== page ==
Patrick Grady
The 2020 Election Paints Florida Redder*
January 22, 2021

Florida has defied the odds and become an even redder state in spite of continuing immigration from blue states and Latin America and the Caribbean. In spite of losing the vote and the electoral college at the national level, Donald Trump picked up 1,050,845 more votes in 2020 than in 2016 (Chart 1) and increased his margin from 49 percent to 51.2 percent (Chart 2). The total vote in Florida increased substantially because of the greater level of turnout induced by the hotly contested nature of the election.

Trump's support was concentrated outside the major urban areas, but even though he lost in Miami-Dade, the state's largest county where the Hispanic vote is dominant, he still got more support than in 2016, in part because its hardline anti-socialism position resonated with Cuban and Venezuelan Americans. Biden only won in twelve counties by progressively smaller margins: Gadsden, Broward (Fort Lauderdale), Leon (Tallahassee), Alachua (Gainesville), Orange (Orlando), Osceola, Palm Beach, Miami-Dade, Hillsborough (Tampa), Duval (Jacksonville), Seminole, and Pinellas (St. Petersburg). Trump won the other 55 counties, most by overwhelming margins (Chart 3).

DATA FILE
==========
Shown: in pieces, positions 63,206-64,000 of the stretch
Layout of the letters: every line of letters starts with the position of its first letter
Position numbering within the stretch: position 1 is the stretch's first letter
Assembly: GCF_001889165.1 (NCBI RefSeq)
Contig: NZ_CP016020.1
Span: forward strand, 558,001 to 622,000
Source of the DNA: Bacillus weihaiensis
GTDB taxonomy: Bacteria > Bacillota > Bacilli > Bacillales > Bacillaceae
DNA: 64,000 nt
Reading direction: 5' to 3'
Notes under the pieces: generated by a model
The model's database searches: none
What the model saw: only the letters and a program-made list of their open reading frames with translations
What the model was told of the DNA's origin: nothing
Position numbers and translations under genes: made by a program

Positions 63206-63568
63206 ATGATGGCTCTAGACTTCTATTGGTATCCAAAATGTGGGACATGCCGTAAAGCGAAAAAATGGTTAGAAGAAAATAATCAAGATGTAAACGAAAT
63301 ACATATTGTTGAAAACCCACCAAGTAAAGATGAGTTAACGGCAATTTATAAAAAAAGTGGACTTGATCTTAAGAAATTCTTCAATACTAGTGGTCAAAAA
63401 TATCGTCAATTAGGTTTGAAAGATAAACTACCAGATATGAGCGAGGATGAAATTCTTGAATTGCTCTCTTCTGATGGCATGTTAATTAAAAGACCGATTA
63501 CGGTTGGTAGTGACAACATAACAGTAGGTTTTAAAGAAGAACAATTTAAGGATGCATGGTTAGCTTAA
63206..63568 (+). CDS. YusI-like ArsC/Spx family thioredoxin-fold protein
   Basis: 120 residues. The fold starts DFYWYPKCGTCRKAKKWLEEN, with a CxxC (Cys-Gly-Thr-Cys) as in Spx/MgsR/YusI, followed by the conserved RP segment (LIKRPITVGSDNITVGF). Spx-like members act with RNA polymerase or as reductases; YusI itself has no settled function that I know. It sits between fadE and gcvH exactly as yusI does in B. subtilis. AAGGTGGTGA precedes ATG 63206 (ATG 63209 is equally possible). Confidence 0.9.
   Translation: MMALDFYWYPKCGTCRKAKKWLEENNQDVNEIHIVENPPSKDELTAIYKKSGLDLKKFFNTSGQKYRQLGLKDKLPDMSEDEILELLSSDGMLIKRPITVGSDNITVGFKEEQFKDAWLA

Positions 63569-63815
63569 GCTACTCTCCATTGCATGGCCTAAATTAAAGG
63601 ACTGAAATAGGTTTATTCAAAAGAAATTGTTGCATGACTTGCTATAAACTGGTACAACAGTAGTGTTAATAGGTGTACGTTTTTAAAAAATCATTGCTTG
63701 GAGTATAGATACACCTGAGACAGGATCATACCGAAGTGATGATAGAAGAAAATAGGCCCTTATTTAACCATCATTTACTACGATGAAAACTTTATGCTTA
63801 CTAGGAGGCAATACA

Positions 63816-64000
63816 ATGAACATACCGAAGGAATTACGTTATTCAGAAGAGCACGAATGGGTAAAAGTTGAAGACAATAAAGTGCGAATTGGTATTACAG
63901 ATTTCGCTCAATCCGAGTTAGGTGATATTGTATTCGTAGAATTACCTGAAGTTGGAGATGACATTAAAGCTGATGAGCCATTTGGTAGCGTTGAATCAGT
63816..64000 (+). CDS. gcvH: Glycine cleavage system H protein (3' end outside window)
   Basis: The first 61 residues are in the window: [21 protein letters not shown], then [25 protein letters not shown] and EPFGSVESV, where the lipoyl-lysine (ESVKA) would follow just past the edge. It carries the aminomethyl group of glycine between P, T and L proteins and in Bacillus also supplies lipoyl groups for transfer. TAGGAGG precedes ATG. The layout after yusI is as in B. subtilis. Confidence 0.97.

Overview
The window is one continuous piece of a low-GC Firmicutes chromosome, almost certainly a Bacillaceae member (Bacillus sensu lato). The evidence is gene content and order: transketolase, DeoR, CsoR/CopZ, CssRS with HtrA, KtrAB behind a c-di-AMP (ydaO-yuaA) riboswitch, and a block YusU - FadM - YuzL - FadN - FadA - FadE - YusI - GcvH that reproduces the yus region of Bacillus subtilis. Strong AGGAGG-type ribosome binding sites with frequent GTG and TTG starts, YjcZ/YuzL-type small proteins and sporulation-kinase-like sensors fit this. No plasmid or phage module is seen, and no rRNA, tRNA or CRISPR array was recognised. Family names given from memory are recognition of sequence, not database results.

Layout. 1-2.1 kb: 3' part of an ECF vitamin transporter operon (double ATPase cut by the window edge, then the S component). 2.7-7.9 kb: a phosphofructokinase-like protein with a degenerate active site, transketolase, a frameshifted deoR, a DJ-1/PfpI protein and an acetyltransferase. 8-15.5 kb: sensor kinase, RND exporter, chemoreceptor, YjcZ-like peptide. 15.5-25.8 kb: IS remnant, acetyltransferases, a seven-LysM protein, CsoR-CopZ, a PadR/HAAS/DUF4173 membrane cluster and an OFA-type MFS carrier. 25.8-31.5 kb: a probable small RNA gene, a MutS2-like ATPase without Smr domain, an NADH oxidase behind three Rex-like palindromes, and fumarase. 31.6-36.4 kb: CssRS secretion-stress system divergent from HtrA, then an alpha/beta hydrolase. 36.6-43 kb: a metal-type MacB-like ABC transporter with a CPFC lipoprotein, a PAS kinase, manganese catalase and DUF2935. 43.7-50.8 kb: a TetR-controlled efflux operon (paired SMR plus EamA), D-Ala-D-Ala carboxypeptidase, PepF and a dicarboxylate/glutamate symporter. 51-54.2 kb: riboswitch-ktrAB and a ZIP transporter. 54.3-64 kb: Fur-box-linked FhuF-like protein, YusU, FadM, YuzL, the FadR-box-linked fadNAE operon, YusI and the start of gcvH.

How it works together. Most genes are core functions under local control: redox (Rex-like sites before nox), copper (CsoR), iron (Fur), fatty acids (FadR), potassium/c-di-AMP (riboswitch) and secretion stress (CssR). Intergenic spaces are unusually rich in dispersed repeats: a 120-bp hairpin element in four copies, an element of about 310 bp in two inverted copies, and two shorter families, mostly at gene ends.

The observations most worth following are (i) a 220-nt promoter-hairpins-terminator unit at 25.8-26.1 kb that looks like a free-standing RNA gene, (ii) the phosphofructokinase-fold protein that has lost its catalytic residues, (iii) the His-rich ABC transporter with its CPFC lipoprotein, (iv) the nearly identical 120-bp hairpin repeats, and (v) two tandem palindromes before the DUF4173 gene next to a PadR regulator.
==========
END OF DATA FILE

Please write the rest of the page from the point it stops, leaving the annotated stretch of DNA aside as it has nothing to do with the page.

Two counties in the Panhandle were at opposite ends of Florida voting. Holmes county bordering on Alabama where 9 out of every 10 people are white voted 89.1 percent for Trump and only 10.2 percent for Biden, whereas Gadsden county, which is Florida's only majority Black county with 56 percent African American, voted 68 percent for Biden and only 31.4 percent for Trump.

The Trump coattails and the Cuban American community helped the Republicans to take two House seats in Miami-Dade in predominantly Hispanic districts that had been lost in the 2018 mid-term election. In Florida's-26th district, Cuban American Carlos Gimenez, the former Mayor of Miami-Dade, defeated incumbent Debbie Mucarsel-Powell, an Ecuadorian American. In Florida's 27th, Maria Elvira Salazar, a well-known Cuban American Spanish language television journalist, beat Donna Shalala.

It wasn't only in the U.S. House that the Republicans gained seats in Florida. The Republicans solidified their hold on the State House winning five seats in the State House of Representatives and one in the State Senate (Chart 4). With Ron DeSantis as Governor until 2022 and Marco Rubio serving as Senator until 2022 and Rick Scott till 2024, Florida doesn't look like a state that is trending purple. However, ex-President Trump, who has taken up residence in Mara Lago will be a bigger than life presence on the Florida political scene and perhaps even a wild card that could disrupt this balance.


*   Data comes from Florida Department of State and Ballottpedia.

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